|Action||Amendments Regarding Use of Controversial or Sensitive Instructional Materials|
|Comment Period||Ends 1/15/2014|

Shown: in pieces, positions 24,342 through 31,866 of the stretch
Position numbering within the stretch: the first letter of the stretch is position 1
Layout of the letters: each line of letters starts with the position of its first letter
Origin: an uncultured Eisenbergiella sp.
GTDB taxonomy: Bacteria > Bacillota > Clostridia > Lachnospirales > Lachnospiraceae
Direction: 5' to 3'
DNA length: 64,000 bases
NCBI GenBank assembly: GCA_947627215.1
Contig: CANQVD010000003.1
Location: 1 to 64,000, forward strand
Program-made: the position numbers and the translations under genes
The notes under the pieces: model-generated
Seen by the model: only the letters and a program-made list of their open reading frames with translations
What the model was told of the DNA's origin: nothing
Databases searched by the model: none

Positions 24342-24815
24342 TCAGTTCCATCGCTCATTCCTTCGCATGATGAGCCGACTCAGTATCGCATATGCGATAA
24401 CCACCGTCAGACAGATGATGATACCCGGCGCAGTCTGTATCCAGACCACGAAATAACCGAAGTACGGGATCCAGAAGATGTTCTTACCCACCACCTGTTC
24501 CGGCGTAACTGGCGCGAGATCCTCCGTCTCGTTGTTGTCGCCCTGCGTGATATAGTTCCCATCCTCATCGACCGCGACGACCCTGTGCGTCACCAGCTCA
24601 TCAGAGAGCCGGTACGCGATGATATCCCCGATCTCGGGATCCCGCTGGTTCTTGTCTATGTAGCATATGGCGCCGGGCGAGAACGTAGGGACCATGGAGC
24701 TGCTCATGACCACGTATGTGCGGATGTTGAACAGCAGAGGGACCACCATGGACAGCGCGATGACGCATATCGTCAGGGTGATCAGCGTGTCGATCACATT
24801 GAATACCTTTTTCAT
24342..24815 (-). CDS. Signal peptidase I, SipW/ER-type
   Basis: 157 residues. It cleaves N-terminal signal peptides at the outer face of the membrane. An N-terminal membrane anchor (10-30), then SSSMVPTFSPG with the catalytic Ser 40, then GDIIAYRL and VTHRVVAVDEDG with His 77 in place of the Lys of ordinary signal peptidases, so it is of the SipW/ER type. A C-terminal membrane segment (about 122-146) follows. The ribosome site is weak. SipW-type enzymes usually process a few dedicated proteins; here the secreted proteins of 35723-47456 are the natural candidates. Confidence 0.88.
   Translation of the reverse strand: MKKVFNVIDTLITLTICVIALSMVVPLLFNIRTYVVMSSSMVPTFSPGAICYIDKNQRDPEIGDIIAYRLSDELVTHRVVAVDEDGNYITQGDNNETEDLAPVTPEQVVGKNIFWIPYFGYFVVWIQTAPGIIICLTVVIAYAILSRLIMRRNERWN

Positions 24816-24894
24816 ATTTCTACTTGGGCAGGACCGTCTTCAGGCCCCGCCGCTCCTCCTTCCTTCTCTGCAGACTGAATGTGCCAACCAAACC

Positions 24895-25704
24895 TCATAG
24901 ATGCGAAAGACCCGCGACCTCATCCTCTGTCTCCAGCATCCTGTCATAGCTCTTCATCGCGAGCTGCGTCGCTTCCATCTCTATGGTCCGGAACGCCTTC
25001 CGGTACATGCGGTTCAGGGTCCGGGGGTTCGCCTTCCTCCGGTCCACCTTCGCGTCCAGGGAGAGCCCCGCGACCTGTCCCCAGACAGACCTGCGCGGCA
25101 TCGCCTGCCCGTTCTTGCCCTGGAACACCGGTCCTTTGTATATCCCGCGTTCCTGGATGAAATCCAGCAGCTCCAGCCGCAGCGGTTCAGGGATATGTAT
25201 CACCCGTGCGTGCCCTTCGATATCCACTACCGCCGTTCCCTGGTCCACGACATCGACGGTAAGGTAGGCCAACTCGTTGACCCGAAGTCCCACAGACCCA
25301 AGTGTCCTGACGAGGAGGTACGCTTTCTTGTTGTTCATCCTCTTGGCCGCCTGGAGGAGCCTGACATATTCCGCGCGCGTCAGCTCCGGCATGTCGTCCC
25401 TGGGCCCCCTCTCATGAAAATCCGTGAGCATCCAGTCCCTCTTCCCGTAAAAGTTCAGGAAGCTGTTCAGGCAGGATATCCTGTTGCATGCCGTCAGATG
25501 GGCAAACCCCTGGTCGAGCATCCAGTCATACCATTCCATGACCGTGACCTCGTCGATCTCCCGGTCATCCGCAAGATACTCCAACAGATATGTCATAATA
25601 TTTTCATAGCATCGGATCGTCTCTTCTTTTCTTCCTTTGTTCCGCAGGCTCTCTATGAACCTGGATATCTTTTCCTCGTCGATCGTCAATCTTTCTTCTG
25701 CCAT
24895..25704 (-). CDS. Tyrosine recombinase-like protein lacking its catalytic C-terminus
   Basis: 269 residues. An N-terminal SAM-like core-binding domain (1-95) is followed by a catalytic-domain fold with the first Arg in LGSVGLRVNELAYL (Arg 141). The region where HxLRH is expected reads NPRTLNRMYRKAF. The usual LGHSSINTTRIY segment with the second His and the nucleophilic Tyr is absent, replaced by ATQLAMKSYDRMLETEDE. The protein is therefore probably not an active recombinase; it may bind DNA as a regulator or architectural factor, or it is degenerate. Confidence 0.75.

While I wholeheartedly agree that teachers have a difficult job in teaching a diverse group of students and choosing appropriate materials, the arguments put forth by many teachers that it would be an undue burden to inform parents of possibly "controversial" material because parents have different sensibilities of what is considered "controversial" does not serve the best interest of the child, the parent or the school. Parents these days have a hard enough time trying to protect their children from negative influences in the media and from peer pressure. It would be a shame if negative influences came in the form of literature or texts from the role model of a teacher and authority of a school system. Surely teaching materials are used in subsequent years, so once a list of materials was compiled for lesson planning (presumably using a computer) what would be the harm in making the list available to parents? There is no stipulation that the teachers must point out every specific chapter and verse of possibly objectionable words. In the interest of "full transparency", a simple list of texts and supplementary materials would allow those parents who do take an interest in their child's education to do further research if they wanted to. If teachers do not want to be "bothered" by concerned parents, then they should be careful to choose materials wisely. Teachers are serving in a "partnership" role with parents in educating students, but parents are the primary educators and therefore their "sensibilities" and "values" should be respected. If many parents object to the material, then the teacher has a responsibility to find other material that would engender cooperation between parent and teacher because a good relationship between parents and schools helps children learn, which is the goal.